3 ways startup founders can stretch their funding - Technical.ly DC

Growth

Aug. 31, 2020 11:56 am

3 ways startup founders can stretch their funding

Limit overhead and focus on your core business strategy, create a marketing platform that delivers tangible results, and identify a real problem consumers and clients face, writes theCut cofounder Obi Omile Jr.
theCut cofounders Kush Patel and Obi Omile Jr.

theCut cofounders Kush Patel and Obi Omile Jr.

(Courtesy photo)

This is a guest post by Obi Omile Jr., cofounder and CEO of theCut, a D.C.-based technology platform for the barbershop experience.

When most people think of startups, the word that immediately comes to mind is “growth.” Founders constantly ask themselves how they can find investors, develop minimum viable products, capture market share, and ultimately grow revenue as quickly as possible. Startups have to be growth-oriented because they have so many obstacles to overcome in a relatively short period of time, from product development to the identification and cultivation of a customer base. And they often have limited resources to accomplish these goals.

We all know the stats: Most startups fail — and one of the main reasons is their inability to stretch capital. The vast majority of startups won’t see a huge influx of cash right out of the gate, so they have to know how to maximize their resources as much as possible and put themselves in a position to grow the business not just one or two years down the road, but even over five or 10 years.

But the truth is, startups don’t need massive budgets to be on solid financial footing. They need high-quality products and services that address specific needs, an effective marketing strategy, and a plan for how they’ll navigate the lean years. All of these priorities require discipline and patience, but the founders who are capable of operating on a shoestring budget without compromising their vision will secure robust growth over the long term. Here are three ways to make your funding stretch.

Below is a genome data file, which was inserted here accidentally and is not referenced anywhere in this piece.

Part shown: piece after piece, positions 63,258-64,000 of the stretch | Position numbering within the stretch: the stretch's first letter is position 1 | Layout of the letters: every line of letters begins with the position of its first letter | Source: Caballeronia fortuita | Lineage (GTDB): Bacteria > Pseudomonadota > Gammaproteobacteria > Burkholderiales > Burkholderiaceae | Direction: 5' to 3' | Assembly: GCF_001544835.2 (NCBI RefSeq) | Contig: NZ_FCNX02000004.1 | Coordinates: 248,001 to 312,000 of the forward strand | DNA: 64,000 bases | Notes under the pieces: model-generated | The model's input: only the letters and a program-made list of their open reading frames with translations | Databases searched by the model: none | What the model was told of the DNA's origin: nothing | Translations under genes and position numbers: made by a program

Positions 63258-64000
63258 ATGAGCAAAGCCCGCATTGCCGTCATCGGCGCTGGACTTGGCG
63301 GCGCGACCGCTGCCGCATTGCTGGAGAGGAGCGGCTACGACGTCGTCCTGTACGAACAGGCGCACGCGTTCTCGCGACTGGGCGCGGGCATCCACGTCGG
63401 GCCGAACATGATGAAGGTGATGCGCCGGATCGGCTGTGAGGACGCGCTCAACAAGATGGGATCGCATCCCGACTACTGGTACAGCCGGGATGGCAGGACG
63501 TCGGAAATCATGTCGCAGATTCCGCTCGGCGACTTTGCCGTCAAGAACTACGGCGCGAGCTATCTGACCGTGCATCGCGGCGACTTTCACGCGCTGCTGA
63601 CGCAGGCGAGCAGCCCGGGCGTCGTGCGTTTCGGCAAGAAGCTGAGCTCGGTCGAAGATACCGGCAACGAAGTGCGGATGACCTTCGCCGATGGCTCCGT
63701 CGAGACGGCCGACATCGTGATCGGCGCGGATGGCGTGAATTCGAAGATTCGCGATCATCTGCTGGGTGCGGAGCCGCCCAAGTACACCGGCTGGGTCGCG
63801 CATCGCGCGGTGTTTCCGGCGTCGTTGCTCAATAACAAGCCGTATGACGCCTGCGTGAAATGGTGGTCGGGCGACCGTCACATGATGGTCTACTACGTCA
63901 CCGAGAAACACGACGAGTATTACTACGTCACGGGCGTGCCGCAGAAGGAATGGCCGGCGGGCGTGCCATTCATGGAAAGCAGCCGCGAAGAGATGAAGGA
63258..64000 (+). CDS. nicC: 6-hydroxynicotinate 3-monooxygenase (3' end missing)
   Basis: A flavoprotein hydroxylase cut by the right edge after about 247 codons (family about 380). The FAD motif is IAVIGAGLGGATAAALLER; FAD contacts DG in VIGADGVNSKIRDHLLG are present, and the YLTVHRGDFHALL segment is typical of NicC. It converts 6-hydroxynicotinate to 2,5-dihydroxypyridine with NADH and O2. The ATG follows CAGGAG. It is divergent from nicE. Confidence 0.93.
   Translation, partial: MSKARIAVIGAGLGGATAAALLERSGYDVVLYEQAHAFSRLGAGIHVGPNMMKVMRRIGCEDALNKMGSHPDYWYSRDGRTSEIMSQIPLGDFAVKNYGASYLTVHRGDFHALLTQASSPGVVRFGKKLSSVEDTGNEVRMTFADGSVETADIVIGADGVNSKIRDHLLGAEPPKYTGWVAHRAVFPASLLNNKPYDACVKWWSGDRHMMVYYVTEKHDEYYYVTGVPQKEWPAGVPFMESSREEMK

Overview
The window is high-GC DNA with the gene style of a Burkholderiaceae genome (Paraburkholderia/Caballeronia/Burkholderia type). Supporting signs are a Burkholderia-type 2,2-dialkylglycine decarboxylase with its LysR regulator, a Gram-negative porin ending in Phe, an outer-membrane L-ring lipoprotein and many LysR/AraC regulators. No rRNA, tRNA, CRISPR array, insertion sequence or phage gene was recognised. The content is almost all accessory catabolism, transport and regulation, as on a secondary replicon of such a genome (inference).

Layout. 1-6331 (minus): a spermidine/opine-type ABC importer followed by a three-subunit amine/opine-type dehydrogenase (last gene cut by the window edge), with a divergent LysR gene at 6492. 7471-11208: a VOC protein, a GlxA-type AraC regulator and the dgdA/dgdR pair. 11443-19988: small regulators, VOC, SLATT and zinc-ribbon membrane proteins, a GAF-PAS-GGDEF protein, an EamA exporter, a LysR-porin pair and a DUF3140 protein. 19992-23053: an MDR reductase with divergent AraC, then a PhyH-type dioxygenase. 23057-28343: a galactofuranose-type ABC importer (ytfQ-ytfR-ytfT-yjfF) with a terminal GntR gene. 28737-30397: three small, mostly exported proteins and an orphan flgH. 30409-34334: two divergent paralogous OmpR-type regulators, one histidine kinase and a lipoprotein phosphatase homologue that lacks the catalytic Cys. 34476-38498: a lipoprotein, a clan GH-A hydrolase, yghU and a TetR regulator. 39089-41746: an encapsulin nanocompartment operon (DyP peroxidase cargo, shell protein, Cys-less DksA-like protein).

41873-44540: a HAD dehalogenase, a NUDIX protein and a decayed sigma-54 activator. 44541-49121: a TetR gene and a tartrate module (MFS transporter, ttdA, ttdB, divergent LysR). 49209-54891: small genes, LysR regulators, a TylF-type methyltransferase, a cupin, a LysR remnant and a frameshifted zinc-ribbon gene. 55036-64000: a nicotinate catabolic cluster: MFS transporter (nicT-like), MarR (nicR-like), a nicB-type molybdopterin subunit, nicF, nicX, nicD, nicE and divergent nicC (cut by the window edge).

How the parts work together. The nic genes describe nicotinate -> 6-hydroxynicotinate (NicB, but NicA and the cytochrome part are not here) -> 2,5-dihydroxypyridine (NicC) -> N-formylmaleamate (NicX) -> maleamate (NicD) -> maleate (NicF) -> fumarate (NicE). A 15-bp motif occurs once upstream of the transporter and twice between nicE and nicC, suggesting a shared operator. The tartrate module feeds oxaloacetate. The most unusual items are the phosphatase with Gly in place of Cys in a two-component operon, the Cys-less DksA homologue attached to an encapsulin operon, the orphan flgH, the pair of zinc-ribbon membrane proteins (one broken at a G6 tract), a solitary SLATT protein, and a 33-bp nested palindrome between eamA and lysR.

1. Maintain low overhead and focus on what’s mission critical.

According to decades of data collected by the Bureau of Labor Statistics, the average survival rate for companies falls rapidly within the first five years of their founding, and around half of all companies fold during this time. Companies clearly face a critical period in their first few years of existence; they don’t have a large financial cushion, they’re in the early stages of breaking into the market, and they’re often still in the process of refining their products and services.

The most immediate concern for companies at this stage is whether they’ll be able to keep the lights on for another day. This means doing everything possible to keep overhead down: living with parents or roommates for awhile, taking advantage of social media and other inexpensive marketing platforms, relying on remote work instead of paying for an office, and so on. For the first two years at my startup, my cofounder and I bounced between local libraries and Panera for free Wi-Fi. Your focus on cost-effectiveness should even extend to the development of your product — we were able to reduce costs by building our app internally and focusing on high-value features that users were demanding.

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Last year, CB Insights compiled a list of the top 20 reasons startups fail, and a lack of cash ranked second. Even if you have the most innovative products and the most talented team in the industry, it won’t make a difference if you can’t pay your bills or make payroll. Fortunately for us, we didn’t have much overhead and were in a position where the two of us could forgo salaries for the first few years.